REvil, the ransomware group that hacked into the U.S. Colonial Pipeline this past May, was itself hacked and shut down by a multinational cyber operation, according to an exclusive report from Reuters.
The group was reportedly hacked into using the same technique that brought down the Pipeline.
Officials from the Federal Bureau of Investigation (FBI) along with the U.S. Cyber Command, worked with a number of different countries to bring down REvil as well as a number of other cybercrime groups.
On a recent internet forum post, one of the leaders of REvil, known only as 0_neday, wrote that “the server was compromised, and they were looking for me.”
“Good luck, everyone; I’m off,” 0_neday continued.
The shutdown by the government used a loophole in the ransomware’s backup system, allowing law enforcement agencies to access REvil’s servers and shut them down.
“REvil…restored the infrastructure from the backups under the assumption that they had not been compromised,” said Oleg Skulkin, an official at the Russian security company Group-IB. “Ironically, the gang’s own favorite tactic of compromising the backups was turned against them.”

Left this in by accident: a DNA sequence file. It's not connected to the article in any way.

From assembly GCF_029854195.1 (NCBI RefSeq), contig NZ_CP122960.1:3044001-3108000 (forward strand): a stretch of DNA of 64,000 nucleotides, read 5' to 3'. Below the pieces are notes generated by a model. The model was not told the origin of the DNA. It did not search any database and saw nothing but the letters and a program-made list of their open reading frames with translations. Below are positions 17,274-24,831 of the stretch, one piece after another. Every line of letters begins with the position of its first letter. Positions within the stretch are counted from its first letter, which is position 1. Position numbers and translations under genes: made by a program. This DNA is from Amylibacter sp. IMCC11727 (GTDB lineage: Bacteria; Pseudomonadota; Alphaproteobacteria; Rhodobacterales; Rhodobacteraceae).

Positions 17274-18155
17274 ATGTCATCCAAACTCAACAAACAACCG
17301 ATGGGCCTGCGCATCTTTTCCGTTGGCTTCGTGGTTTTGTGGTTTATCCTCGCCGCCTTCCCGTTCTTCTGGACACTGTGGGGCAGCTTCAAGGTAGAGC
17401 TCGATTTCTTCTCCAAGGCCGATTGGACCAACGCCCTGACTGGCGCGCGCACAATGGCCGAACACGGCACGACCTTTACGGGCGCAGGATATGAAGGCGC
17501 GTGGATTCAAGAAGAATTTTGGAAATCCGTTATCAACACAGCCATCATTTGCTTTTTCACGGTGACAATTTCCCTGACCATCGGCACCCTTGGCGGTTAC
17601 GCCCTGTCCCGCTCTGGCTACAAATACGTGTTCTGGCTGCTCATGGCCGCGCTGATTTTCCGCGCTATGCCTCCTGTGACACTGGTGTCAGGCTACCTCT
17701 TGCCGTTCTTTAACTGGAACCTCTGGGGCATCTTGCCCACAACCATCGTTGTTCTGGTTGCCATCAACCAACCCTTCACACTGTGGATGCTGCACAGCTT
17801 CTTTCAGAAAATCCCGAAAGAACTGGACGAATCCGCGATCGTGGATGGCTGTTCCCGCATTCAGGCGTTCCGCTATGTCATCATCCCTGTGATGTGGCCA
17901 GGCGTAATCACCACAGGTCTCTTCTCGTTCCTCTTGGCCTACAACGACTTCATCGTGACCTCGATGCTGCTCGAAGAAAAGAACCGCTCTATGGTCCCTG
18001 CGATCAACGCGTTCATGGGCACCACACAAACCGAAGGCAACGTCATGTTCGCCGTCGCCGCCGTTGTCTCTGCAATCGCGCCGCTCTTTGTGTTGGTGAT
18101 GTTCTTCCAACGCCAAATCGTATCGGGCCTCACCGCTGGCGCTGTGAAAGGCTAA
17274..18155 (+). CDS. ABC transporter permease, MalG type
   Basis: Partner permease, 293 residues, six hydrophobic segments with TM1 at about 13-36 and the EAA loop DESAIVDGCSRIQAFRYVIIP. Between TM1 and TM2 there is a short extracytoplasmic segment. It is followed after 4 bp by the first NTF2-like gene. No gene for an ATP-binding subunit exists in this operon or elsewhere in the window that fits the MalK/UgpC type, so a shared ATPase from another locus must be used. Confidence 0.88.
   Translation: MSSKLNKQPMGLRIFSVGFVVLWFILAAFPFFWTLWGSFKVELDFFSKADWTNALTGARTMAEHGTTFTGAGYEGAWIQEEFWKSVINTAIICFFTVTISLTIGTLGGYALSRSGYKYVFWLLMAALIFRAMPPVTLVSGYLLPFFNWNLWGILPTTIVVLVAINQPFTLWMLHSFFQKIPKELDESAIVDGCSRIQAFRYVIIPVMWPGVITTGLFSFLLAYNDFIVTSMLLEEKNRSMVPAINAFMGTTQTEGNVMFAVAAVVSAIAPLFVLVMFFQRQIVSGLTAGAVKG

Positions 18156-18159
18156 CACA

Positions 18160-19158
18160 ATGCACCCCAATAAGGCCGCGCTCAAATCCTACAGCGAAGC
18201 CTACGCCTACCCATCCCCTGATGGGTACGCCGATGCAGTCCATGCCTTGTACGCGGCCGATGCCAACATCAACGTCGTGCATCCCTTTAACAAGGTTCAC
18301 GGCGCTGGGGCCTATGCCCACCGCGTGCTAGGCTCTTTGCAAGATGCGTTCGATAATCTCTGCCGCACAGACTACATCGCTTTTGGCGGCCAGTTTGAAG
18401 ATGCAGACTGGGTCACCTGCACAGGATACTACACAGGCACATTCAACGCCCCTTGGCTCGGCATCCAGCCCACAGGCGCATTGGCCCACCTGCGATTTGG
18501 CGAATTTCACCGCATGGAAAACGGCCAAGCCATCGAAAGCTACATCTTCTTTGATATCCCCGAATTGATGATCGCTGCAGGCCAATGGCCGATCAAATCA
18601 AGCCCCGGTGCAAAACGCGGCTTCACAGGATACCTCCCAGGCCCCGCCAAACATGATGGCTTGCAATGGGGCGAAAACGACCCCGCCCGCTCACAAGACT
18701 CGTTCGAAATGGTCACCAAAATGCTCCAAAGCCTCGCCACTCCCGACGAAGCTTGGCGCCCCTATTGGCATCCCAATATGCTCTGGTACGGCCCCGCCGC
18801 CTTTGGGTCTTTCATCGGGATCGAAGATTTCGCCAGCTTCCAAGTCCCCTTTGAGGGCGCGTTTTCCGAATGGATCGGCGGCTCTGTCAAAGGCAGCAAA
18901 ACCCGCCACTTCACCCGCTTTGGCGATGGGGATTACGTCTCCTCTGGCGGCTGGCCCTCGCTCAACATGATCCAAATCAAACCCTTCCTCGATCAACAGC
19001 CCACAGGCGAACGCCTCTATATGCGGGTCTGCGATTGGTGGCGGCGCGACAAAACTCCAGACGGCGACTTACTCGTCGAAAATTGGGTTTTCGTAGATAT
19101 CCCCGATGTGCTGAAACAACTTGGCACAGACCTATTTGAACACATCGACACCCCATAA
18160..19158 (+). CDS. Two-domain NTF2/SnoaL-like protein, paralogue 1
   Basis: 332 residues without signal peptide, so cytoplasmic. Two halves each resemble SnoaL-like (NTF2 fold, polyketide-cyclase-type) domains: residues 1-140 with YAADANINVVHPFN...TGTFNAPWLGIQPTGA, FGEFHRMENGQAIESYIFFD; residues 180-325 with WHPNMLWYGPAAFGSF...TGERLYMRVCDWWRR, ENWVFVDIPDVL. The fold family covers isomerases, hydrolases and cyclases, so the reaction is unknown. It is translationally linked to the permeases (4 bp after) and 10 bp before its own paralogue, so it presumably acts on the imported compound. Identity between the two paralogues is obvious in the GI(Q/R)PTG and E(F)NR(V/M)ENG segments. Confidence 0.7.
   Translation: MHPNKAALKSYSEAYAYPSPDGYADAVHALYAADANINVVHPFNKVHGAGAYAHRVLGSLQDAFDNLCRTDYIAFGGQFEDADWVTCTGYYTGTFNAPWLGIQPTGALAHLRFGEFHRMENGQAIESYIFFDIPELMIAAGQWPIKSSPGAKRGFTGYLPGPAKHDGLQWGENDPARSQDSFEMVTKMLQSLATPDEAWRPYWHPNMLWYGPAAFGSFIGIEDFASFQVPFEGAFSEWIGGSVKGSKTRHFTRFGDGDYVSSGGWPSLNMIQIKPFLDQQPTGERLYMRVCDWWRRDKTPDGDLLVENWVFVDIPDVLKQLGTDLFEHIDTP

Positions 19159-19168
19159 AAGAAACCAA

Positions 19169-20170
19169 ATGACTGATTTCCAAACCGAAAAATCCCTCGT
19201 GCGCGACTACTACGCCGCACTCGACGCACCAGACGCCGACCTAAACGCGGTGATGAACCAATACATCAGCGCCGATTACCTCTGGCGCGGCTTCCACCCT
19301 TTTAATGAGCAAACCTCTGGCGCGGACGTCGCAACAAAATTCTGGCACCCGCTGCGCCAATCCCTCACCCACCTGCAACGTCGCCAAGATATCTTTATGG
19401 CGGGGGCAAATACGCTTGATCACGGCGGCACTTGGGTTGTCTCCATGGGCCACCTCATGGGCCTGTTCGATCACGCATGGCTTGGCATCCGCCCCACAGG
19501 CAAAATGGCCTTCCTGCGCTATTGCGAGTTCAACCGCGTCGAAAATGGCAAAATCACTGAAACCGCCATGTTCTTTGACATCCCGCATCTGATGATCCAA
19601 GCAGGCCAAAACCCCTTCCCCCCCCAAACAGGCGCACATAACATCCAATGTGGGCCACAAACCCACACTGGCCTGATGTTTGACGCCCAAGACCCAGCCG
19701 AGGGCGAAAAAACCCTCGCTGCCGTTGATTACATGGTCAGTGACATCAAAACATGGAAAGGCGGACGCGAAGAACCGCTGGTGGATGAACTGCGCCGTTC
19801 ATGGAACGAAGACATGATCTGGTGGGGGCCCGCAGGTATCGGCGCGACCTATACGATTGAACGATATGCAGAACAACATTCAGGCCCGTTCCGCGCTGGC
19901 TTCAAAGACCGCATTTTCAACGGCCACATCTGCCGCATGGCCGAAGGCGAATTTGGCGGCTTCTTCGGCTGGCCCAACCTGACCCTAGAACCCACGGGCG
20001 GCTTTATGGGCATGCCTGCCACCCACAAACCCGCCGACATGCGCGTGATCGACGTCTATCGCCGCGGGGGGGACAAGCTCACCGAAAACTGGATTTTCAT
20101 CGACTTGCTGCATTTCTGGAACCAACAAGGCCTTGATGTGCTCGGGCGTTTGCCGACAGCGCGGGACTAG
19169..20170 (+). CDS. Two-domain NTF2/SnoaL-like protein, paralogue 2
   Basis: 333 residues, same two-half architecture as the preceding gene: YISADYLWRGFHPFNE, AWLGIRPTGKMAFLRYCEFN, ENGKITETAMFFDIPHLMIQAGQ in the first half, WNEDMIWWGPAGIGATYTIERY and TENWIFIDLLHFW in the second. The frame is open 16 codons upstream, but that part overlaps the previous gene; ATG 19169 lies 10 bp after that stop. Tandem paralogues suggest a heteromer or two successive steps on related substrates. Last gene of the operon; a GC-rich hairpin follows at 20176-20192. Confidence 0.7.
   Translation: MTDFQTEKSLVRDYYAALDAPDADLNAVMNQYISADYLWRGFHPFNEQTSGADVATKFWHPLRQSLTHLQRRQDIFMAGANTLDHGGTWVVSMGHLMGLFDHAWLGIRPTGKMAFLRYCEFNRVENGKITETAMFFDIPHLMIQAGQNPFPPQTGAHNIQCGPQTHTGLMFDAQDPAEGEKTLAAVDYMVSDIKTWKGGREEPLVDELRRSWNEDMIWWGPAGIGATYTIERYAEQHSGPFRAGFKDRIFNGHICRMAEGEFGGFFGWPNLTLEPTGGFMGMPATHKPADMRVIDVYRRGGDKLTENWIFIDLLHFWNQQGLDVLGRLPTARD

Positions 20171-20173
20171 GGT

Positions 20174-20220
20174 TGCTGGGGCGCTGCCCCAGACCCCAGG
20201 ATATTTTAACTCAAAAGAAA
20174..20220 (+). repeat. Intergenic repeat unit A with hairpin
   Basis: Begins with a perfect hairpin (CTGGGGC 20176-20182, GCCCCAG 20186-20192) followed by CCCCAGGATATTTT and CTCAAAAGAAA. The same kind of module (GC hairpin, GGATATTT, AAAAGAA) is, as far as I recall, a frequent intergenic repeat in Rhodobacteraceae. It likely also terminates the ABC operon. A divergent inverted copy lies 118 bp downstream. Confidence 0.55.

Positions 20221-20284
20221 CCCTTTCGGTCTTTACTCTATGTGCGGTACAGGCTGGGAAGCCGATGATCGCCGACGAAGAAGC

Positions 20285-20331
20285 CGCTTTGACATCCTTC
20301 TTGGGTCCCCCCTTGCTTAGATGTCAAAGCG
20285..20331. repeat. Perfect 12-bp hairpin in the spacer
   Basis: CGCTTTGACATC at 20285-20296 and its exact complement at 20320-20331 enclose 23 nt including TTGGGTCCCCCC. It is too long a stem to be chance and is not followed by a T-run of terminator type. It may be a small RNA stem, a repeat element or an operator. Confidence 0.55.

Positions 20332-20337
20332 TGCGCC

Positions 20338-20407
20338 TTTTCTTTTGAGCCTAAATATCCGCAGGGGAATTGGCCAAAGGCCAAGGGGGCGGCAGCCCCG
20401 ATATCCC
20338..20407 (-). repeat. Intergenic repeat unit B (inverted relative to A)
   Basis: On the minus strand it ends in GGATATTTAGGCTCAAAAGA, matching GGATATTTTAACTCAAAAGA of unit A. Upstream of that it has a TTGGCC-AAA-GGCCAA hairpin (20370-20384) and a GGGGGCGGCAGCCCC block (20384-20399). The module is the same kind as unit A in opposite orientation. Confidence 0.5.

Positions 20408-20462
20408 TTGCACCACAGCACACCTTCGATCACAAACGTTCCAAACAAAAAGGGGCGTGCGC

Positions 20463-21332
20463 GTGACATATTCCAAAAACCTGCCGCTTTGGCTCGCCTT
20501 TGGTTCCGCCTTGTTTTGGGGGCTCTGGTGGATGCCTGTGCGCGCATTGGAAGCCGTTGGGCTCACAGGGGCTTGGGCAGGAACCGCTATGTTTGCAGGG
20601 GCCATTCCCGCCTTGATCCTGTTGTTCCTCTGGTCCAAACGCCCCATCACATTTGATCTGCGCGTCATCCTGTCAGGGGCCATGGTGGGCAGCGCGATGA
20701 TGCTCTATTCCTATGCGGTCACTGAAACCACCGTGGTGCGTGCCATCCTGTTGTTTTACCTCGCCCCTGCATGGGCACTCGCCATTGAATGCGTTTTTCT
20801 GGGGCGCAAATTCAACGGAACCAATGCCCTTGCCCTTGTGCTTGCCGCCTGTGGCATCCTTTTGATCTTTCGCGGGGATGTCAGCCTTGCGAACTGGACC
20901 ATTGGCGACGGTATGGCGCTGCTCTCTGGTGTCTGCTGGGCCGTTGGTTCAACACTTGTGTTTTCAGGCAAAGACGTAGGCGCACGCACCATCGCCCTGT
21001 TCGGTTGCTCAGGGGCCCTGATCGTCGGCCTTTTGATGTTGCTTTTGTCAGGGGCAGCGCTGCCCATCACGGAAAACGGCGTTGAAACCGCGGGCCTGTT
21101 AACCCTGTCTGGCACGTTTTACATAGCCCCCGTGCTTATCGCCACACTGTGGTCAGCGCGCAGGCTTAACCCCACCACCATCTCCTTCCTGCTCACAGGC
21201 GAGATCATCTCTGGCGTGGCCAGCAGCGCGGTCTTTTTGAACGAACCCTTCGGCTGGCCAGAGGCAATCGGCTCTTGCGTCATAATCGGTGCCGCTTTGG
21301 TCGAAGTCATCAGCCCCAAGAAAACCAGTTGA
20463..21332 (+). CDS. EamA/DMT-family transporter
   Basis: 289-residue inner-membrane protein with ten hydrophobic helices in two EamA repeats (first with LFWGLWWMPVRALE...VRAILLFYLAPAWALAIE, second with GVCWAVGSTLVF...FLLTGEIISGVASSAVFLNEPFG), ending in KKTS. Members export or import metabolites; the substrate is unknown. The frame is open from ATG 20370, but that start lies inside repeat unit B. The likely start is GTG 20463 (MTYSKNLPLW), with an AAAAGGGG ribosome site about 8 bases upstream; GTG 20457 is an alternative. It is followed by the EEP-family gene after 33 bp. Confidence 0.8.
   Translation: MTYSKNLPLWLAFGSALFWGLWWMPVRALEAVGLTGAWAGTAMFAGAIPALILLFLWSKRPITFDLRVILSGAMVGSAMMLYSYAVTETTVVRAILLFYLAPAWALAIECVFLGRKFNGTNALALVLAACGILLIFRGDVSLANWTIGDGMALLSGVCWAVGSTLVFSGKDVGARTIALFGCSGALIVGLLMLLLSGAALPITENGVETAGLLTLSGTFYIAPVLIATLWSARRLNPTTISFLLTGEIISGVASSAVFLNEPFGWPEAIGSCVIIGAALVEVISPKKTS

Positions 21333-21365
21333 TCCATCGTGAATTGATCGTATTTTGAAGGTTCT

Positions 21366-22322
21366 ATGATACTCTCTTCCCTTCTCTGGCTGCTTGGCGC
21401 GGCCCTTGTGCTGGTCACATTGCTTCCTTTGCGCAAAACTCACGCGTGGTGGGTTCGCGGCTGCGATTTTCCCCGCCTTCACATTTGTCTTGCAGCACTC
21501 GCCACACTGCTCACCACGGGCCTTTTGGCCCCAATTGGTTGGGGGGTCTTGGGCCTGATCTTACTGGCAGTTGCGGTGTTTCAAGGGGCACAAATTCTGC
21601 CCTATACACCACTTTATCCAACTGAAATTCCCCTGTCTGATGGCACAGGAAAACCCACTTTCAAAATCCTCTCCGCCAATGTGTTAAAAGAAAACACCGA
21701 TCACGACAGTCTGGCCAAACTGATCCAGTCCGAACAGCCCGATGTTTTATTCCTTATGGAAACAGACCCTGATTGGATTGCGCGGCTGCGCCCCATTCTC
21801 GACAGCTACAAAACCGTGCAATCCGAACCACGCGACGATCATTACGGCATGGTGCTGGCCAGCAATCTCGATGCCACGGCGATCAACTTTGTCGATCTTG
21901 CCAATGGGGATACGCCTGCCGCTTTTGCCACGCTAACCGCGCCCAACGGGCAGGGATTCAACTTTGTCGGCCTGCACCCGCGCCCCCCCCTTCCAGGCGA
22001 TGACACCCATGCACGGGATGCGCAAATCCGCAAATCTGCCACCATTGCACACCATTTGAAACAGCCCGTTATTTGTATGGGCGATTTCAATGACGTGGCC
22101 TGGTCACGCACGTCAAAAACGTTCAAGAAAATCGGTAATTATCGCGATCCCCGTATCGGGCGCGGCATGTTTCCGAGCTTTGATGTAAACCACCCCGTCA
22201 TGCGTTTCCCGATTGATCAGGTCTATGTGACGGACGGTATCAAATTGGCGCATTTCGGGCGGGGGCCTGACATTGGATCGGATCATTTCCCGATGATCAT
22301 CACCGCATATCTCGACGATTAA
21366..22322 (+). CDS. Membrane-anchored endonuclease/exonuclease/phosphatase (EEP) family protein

Reuters has described REvil as “one of the worst of dozens of ransomware gangs that work with hackers to penetrate and paralyze companies around the world.”
The hacking of the Colonial Pipeline by REvil and another ransomware group, DarkSide, led to massive gasoline shortages and caused President Joe Biden to declare a state of emergency. The pipeline was only restored after Colonial Pipeline Company sent REvil $4.4 million.
REvil made headlines again in July when it hacked into software management company Kaseya, allowing the group to access the personal information of hundreds of the company’s clients.
The White House National Security Council told Reuters that they were “undertaking a whole of government ransomware effort, including disruption of ransomware infrastructure and actors,” but declined to comment specifically on the REvil operation.